“Remember the Grass” was inspired by a course in synchronous narrative. One of the readings for the class was “Rooster Pollard Cricket Goose” by Noy Holland which reminded me of rural Zimbabwe and also made me think about narrating a story from the perspective of a character who has been robbed of agency.

Tariro Ndoro is a Zimbabwean writer and an alumnus of the Rhodes University Master of Arts in Creative Writing progamme. Her work has appeared or is forthcoming in New Contrast, Oxford Poetry, AFREADA and Fireside Fiction.

Monday, February 12, 2018

#257: Two Poems by Jacqueline Jules

~This poem previously appeared in The Cape Rock (2014).

How Is Mom Holding Up?

When they heard the news in December,
Mom did not cancel their summer cruise.
The doctor said three rounds this time, if all goes well.
Besides, they bought insurance.

She hasn’t canceled yoga, either. Tuesdays 9 a.m.
are blocked off from January to June
to breathe deeply in class,
not at the hospital in chemo spouse position.

With no surgery scheduled, no bedside duty,
Mom plans to keep tutoring Wednesdays, too.

She’s already flipping through catalogs,
choosing seeds for the spring garden
unplanted last year in the storm
of a darker diagnosis.

And when I asked why she was gazing
through a frosted bay window
with dreamy gray eyes,
she said she was picturing
Sunday walks at the lake
hand in hand. Each day
growing longer and longer
until twelve hours of sun
and dinner for two on the patio
consumed the fear
of one plate on the kitchen table
and a six o’clock sunset outside.


Thursday, February 8, 2018

#256: "Far-Away Love" by Nahid Rachlin

~This story was previously published in Virginia Quarterly Review (1980).
~Selected by Kenneth Fleming, Assistant Editor, Fiction

                                    I am standing at this street corner,
                                    Where we used to meet
                                    But is it the same street?
                                    -- a Persian song

            Soosan sat in the Gelato Lab, eating her plum sorbet while her son, having finished his, stood by the fish tank in a corner of the cafe watching the fish tumbling in the water. They both needed rest. For hours, they had been going from shop to shop in the labyrinthine Grand Bazaar in the center of Tehran, with her doing some the last minute shopping for the party she was giving for Darien’s tenth birthday.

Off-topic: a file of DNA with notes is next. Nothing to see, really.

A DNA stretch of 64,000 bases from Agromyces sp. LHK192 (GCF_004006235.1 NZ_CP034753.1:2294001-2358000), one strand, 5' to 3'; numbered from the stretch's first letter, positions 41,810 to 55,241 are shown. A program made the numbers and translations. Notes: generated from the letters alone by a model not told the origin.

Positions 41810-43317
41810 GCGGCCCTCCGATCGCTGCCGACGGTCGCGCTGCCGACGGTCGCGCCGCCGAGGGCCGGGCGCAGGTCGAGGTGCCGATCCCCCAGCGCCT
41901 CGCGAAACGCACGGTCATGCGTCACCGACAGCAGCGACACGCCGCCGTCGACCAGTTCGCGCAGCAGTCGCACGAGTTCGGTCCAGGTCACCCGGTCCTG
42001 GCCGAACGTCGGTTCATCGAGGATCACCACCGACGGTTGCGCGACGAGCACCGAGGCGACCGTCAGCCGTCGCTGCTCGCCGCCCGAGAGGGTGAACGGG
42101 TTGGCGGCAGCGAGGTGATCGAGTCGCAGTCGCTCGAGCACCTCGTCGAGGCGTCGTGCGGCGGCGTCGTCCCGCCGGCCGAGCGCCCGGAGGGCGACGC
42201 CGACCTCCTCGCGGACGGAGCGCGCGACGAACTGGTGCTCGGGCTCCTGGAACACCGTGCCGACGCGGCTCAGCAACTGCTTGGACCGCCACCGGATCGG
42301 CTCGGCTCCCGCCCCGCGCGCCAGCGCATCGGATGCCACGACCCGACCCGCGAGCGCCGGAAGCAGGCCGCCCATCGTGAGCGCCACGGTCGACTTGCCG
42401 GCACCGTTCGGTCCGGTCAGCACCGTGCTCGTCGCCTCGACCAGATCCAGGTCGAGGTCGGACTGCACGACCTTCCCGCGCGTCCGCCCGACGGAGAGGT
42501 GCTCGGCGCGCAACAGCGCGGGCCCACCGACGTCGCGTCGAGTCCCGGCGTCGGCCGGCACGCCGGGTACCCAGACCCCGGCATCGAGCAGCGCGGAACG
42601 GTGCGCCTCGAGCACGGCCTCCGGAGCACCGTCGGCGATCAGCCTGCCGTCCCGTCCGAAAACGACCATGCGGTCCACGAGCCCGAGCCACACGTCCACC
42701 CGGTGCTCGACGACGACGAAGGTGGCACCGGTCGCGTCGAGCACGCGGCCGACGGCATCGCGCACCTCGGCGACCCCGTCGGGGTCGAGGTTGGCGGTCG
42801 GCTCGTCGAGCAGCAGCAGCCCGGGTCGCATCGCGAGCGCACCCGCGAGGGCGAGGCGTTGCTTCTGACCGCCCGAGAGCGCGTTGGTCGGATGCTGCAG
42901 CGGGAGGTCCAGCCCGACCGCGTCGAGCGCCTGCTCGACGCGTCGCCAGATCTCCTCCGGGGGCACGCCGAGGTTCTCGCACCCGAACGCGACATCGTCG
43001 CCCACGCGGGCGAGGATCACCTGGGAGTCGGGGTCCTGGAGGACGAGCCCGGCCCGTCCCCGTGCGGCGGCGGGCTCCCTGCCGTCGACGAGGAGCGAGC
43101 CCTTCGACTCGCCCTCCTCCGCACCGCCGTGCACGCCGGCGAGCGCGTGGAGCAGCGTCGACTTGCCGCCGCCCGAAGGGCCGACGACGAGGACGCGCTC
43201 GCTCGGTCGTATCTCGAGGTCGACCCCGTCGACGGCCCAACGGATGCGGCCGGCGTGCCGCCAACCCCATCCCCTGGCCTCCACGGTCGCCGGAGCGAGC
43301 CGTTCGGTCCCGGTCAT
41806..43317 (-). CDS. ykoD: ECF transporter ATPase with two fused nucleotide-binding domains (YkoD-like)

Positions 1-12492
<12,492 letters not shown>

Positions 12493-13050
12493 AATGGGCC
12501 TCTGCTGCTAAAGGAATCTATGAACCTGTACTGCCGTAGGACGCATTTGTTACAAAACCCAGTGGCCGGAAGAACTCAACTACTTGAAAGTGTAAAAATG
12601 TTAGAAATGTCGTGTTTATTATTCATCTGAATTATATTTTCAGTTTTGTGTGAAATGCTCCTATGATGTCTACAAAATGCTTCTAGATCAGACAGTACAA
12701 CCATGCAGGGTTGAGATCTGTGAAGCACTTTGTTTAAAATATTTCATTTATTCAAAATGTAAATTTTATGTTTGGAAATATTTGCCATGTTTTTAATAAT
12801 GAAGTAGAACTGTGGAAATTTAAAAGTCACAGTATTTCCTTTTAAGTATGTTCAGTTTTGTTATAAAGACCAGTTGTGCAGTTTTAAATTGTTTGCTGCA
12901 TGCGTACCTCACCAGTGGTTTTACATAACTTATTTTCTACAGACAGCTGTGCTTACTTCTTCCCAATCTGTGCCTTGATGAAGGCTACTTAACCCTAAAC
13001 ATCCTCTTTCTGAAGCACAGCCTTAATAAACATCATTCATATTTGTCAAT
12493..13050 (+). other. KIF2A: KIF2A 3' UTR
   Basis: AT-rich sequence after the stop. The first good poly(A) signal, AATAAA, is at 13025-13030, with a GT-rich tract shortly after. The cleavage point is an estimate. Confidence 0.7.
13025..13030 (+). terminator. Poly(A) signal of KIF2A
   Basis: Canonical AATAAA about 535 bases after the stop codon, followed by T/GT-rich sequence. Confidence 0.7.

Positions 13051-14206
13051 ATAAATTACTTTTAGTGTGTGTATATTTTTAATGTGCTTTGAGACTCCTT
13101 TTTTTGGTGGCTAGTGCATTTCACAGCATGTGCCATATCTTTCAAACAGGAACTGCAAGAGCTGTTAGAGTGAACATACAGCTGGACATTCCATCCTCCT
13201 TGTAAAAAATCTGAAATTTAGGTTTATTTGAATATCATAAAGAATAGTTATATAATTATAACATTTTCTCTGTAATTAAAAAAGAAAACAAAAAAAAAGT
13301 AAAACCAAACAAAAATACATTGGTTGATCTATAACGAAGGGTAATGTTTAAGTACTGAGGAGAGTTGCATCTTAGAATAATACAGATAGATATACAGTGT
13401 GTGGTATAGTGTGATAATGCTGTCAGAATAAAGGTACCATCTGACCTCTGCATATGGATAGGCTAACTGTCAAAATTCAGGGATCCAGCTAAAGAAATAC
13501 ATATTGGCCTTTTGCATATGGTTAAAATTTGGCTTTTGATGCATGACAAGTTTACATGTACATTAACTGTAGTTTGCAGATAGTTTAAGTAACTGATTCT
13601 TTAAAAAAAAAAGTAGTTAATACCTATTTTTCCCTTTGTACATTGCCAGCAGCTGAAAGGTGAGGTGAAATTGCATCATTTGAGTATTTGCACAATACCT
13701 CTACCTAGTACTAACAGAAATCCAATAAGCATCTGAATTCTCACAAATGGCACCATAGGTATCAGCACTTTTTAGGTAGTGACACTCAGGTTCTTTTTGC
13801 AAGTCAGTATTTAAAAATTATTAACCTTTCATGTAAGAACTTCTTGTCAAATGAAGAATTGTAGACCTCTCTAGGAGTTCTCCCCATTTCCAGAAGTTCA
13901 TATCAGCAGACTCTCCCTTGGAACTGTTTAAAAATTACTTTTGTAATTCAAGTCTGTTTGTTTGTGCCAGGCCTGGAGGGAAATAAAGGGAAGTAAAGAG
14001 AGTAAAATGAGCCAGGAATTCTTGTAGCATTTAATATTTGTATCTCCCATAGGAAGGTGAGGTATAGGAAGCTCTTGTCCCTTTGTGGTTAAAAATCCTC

The cafĂ© with the bright display of fruit and Cola bottles on a counter, green lights from tiny bulbs in the ceiling beaming, and its air fragrant with floral scents used in sorbets and gelatos was serene. But Soosan was far from relaxed. The closer it got to Darien’s birthday, the more she missed Bill, the American father of her child. How could she forget Bill, the stormy love between them that had come to an abrupt end ten years ago when he had to leave Iran, practically escaping, going back to America? Darien, looking so much like him, a son he had no idea existed, was a constant reminder of him. When the Revolution raged through Iran, with the Shah overthrown and a new Islamic regime about to take over, there was a wave of anti-American feeling that led to 52 Americans being taken hostage. Then the State Department had ordered all Americans residing in Iran to evacuate-- special planes had been sent for them. So she didn’t have a chance to even say good-bye to Bill. The Revolution and then the war with Iraq, which ended just a year ago, brought communication between Iran and other countries to zero. Phone lines were mostly disabled; post office didn’t deliver to other countries or received mail from them. The soap factory where she and Bill had both been working had closed soon after the American employees were forced to leave.
            She had kept hoping the relationship between Iran and America would resume and Bill would return. But everything got only worse. The hostages were held much longer than expected, over a year; the American embassy never opened, and a war, with Iraq attacking Iran kept going, making communication between Iran and other countries nearly impossible.
            She tried and tried to find a way to go to America and search for Bill but it became clear it was impossible for an Iranian to get a visa to go there.  Even if she could, how would she track him down in the vast country? She had no idea even what city he was living in.
            Her thoughts went to when she just met Bill. A young American man stopped by her at a bookstore where she was buying a novel in English. He began to talk switching back and forth from English to Farsi. They realized they both worked at the office of Parsa Soap Factory; she was a receptionist there, and he was an engineer consultant.     
             “I’m taking an English course in an evening class,” she had said to him.  “I see all the American movies shown in cinemas. I want to understand them in the original language.”
            “Maybe we can go to one of the movies together,” he said.
            She shook her head. He seemed to understand that she couldn’t accept the invitation, knew that it was forbidden in this culture for men and women to interact freely before they were married. They would have to see each other secretly.
            “Let’s go to dinner then, I know a good place outside of town.”
            She hesitated but then she agreed to that.